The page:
Preclinical modeling of multi-drug cancer therapies
Anticancer drugs typically are administered in the clinic in the form of mixtures, sometimes called combinations. Only in rare cases, however, are mixtures approved as drugs. Rather, research on mixtures tends to occur after single drugs have been approved. The goal of this research project was to develop modeling approaches that would encourage rational preclinical mixture design. To this end, a series of models were developed. First, several QSAR classification models were constructed to predict the cytotoxicity, oral clearance, and acute systemic toxicity of drugs. The QSAR models were applied to a set of over 115,000 natural compounds in order to identify promising ones for testing in mixtures. Second, an improved method was developed to assess synergistic, antagonistic, and additive effects between drugs in a mixture. This method, dubbed the MixLow method, is similar to the Median-Effect method, the de facto standard for assessing drug interactions. The primary difference between the two is that the MixLow method uses a nonlinear mixed-effects model to estimate parameters of concentration-effect curves, rather than an ordinary least squares procedure. Parameter estimators produced by the MixLow method were more precise than those produced by the Median-Effect Method, and coverage of Loewe index confidence intervals was superior. Third, a model was developed to predict drug interactions based on scores obtained from virtual docking experiments. This represents a novel approach for modeling drug mixtures and was more useful for the data modeled here than competing approaches. The model was applied to cytotoxicity data for 45 mixtures, each composed of up to 10 selected drugs. One drug, doxorubicin, was a standard chemotherapy agent and the others were well-known natural compounds including curcumin, EGCG, quercetin, and rhein. Predictions of synergism/antagonism were made for all possible fixed-ratio mixtures, cytotoxicities of the 10 best-scoring mixtures were tested, and drug interactions were assessed. Predicted and observed responses were highly correlated (r2 = 0.83). Results suggested that some mixtures allowed up to an 11-fold reduction of doxorubicin concentrations without sacrificing efficacy. Taken together, the models developed in this project present a general approach to rational design of mixtures during preclinical drug development.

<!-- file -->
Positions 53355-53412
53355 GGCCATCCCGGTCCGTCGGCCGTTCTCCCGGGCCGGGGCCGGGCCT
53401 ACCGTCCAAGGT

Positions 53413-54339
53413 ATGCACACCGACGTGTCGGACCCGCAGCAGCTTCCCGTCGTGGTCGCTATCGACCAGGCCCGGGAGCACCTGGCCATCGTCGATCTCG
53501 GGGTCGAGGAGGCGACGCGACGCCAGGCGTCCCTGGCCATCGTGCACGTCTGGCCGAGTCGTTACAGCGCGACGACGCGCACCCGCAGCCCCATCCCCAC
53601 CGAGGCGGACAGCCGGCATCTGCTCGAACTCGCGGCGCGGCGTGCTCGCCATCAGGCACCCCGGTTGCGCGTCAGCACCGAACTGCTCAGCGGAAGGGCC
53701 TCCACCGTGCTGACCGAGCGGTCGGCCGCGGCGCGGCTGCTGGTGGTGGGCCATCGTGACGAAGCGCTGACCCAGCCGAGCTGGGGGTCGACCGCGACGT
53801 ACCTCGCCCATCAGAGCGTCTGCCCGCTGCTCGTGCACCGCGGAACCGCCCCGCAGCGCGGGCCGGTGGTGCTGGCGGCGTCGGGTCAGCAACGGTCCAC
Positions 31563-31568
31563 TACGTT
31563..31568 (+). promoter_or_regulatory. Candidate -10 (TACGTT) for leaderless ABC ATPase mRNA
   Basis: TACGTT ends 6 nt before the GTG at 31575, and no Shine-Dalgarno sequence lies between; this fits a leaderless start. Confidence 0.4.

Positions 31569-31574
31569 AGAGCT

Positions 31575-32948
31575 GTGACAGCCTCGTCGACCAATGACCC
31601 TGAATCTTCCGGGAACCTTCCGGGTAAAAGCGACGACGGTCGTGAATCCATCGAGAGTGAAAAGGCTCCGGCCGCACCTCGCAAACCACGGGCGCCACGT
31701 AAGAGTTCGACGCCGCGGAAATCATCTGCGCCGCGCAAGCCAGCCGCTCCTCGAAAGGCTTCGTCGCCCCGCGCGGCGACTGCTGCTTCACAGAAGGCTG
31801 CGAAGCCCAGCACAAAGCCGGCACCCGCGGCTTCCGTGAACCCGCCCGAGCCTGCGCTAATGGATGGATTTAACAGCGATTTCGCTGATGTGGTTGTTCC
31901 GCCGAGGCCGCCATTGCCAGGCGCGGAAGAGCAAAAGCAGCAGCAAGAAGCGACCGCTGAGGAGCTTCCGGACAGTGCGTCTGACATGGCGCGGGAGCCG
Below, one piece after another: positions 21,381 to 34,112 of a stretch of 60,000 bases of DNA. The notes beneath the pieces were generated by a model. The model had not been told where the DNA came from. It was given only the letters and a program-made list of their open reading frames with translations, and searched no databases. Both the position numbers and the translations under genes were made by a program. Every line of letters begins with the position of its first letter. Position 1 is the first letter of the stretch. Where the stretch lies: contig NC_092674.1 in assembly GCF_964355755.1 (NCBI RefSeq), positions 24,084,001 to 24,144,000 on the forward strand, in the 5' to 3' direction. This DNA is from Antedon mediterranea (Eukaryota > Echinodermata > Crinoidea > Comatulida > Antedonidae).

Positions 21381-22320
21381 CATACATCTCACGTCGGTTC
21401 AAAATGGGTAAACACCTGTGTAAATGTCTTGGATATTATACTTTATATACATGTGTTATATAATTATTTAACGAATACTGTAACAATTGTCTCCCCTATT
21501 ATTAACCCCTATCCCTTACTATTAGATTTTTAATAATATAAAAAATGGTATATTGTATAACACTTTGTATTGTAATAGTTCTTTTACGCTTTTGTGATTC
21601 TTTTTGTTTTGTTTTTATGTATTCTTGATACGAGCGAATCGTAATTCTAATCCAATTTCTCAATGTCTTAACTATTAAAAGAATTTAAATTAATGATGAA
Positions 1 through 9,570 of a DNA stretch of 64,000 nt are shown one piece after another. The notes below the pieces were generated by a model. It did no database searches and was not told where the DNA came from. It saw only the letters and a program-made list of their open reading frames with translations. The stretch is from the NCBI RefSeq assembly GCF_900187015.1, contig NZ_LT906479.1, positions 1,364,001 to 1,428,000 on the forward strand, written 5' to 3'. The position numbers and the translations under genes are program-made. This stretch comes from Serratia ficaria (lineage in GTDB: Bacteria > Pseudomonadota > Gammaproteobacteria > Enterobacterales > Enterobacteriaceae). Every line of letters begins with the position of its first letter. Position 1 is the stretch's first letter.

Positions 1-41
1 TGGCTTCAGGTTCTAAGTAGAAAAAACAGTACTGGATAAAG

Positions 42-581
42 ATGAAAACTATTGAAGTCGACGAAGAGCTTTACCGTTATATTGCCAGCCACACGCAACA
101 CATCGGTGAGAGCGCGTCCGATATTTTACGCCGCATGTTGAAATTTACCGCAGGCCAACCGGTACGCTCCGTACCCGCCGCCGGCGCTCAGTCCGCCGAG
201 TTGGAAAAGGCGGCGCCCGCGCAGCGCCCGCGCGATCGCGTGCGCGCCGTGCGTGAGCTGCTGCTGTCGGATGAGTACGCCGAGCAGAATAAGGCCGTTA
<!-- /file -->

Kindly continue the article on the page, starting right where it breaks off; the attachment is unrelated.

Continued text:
Boik, John C, "Preclinical modeling of multi-drug cancer therapies" (2007). Texas Medical Center Dissertations (via ProQuest). AAI3265289.